Focus on Messiaen: Between Heaven & the Clouds
Dora Stoutzker Hall, Royal Welsh College of Music & Drama
Wednesday 16th November 2016
It was a delight to see a feature of the Olivier Messiaen festival at RWC, in Buzz Magazine for October 2016. For some time I pondered if this highly important French composer was moving more into the mainstream and how a different type of audience could be going to these five concerts at the Royal Welsh College of Music. It would obviously be made up mostly of music students and devoted “Messiaenites”, who never miss an opportunity to witness his music live. I myself, am very much the latter.
2008 saw the centenary of his birth and a huge blast of his music was heard around the world. This raised the composer’s reputation at a time not seen since his death back in 1992. His influences are many and are just as varied. His Catholic faith plays a large part in most of compositions, the music of other countries like India, Greece and Peru are key factors and the unadulterated admiration for birdsong is also marked throughout his career. His music is entrancing, outrageous and exquisitely beautiful.
The opening concert was a lively event with the College’s Chamber Winds ensemble playing both Messiaen and Stravinsky. Messiaen’s Oiseaux exotiques was billed first, however it was a jolt to me when the Stravinsky opened the show instead, with no mention of the alteration from conductor Pascal Gallois. I quickly recovered and found the Russian composer’s Concerto for Piano and Wind Instruments a strident delight. The typical Stravinsky hallmarks are here: evocative and jumpy harmonies for the winds and the usual rambunctious rites for the piano. Catherine Milledge played with some looks of discomfort and serious music making, delivering a super performance in the solo piano role.
The Exotic Birds from Messiaen, is an outrageously animated work, partly comprised of birdsong from American, he heard on vinyl. This would prompt him to make many field trips around the world, notating the birdsong he heard and transforming it into his own outstanding and instantly reconcile compositions. The piano solo here was Mei Yi Foo, bringing a sensual feel of the fleeting birds, frequently thrusting her head upwards, as if these birds had just flown off into the concert hall. It’s a great introduction to those that don’t know his work. Children, no doubt would love it to!
In the first evening concert of this mini festival, the Gould Trio were joined by clarinetist Robert Plane. Messiaen‘s Theme and Variations is a wedding present to his first wife Claire Delbos, first performed on her 26th birthday in 1932. Her an acclaimed violinist and him a refined pianist, they together created this surprising little piece. This is the first time I’ve understood the piece, which usually comes when hearing a work live for the first time. Lucy Gould playing the violin, was intense and affectionate in the music, reaching an ecstatic high E or Mi, in the French teaching of music and also Olivier’s affectionate term for Claire. Benjamin Frith created the accompanying swells beautifully which complements the anxious violin in all it’s variations.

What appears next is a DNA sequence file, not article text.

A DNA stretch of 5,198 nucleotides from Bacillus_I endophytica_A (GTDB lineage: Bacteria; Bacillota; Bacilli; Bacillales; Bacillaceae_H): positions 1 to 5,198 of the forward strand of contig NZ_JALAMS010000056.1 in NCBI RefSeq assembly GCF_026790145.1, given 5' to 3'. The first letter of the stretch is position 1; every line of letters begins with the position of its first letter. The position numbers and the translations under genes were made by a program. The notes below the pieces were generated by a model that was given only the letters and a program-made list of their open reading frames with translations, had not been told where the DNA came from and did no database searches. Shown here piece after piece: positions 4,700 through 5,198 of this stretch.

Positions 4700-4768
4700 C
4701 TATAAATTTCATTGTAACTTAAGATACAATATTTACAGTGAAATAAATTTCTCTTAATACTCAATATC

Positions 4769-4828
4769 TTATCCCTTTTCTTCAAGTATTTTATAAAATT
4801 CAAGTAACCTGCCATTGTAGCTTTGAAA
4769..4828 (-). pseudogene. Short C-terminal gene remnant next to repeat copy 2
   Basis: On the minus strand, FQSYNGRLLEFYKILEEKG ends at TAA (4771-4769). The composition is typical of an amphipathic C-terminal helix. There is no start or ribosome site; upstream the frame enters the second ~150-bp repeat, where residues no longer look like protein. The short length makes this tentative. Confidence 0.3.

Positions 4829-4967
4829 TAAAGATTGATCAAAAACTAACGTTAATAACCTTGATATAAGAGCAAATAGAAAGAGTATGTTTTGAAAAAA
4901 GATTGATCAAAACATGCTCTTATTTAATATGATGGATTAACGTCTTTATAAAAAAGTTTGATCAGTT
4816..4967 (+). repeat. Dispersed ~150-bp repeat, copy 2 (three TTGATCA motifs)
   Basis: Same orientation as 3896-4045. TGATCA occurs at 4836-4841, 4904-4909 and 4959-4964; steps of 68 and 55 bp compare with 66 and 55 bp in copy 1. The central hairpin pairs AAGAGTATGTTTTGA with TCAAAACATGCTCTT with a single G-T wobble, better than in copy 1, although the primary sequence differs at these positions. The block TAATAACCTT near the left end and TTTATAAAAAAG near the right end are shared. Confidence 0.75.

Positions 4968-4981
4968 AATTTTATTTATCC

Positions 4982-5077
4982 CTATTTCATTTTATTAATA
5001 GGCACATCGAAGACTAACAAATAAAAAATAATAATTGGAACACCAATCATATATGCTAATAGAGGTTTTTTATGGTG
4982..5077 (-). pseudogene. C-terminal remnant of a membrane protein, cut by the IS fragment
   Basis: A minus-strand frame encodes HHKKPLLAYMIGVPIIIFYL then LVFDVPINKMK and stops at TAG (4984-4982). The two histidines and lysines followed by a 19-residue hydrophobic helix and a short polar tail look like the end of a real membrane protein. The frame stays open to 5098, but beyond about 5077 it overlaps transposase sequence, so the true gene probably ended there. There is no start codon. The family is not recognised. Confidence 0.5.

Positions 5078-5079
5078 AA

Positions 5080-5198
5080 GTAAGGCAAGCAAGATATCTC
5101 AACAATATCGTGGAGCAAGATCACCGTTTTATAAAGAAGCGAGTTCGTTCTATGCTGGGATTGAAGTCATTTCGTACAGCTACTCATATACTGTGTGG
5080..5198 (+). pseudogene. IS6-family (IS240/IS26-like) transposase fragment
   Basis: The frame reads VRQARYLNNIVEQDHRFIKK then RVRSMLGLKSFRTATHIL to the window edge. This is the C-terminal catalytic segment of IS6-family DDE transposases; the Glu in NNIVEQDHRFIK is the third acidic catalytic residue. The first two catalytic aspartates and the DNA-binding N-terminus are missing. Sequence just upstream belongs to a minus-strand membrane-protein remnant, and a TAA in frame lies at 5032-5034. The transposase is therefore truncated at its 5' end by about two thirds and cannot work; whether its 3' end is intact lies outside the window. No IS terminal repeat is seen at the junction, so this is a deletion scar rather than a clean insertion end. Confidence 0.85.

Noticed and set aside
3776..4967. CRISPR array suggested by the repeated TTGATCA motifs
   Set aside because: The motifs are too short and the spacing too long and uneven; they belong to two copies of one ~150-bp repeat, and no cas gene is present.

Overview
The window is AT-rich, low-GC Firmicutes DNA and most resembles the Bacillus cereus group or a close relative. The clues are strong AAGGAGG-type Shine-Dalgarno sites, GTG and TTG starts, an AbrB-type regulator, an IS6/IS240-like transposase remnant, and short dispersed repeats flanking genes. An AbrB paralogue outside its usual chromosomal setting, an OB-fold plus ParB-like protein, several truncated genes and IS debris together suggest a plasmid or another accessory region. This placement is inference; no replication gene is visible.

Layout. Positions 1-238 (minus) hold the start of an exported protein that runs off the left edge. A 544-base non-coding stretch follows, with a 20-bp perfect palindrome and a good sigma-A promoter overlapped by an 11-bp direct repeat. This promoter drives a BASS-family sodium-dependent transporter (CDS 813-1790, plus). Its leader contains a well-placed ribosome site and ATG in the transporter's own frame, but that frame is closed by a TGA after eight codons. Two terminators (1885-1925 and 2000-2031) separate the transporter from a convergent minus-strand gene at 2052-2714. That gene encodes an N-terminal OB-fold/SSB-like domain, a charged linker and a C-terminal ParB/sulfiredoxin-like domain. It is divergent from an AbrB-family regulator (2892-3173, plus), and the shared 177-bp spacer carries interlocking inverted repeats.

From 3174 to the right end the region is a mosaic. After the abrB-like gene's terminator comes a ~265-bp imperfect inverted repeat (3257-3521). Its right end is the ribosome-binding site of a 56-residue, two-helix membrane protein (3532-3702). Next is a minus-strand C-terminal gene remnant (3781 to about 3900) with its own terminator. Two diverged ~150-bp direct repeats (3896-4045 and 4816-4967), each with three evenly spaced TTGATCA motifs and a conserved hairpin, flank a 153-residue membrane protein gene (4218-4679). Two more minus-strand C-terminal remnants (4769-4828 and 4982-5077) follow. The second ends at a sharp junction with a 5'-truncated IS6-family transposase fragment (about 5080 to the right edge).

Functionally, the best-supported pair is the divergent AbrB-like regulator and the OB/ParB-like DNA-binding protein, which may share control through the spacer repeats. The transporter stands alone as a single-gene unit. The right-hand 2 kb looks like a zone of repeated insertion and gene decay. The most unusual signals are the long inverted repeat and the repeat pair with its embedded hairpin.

Prior to the Quartet for the End of Time, Mark David Boden has written the perfect accompany piece for it. Utilising the same instrumentation, Between Waking and Dreams, inspired by the poem Balance by Adam Zagajewski, the writing tries to conjure up glorious images of being above the clouds whilst on a flight. The peace found here is juxtaposed with the hustle and bustle of everyday life on the ground. The piece has a wonderful, delicate feel to it and is very pleasing to listen to.
In the famous Quartet, Messiaen conjures up terrifying imagers of the end of the world. Written as as prisoner of war, in a camp near the Polish border, he had the good fortune (if any) to bump into other musicians there and premiere the work in the prison (it was watched by the estimated figure of 5,000 prisoners, which is highly suspect). The dire situation the composer found himself in is saturated in the quartet and there are many great moments: the ethereal first movement, the great clarinetist solo (Robert Plane’s breath control alone is other worldly), the box of tissues moment that is the firth movement for cello (Alice Neary adding a real emotional punch here), and piano.
The frenzied, energetic harmony in fleeting moments has great effect on listeners. The ending violin solo, which mirrors the cello’s great lament is a worthy conclusion. The fifth movement is a favourite and is a good introduction to the piece as a whole. One of my favourites pieces of chamber music.
Royal Welsh College Chamber Winds: 4 stars
Gould Trio & Robert Plane: 5 stars
An extended performance of Satie’s Vexations take place around Cardiffstarting in October till new year, as a fundraiser for OCD UK, with such venues as the Wales Millennium Centre, St. Edward’s Church (of Cardiff), the Cardiff Masonic Lodge and the YMCA as locations. We also need more musicians, venues, rap artists and artists in all fields to help to complete the piece. Follow #CardiffVexations on social media to see more!
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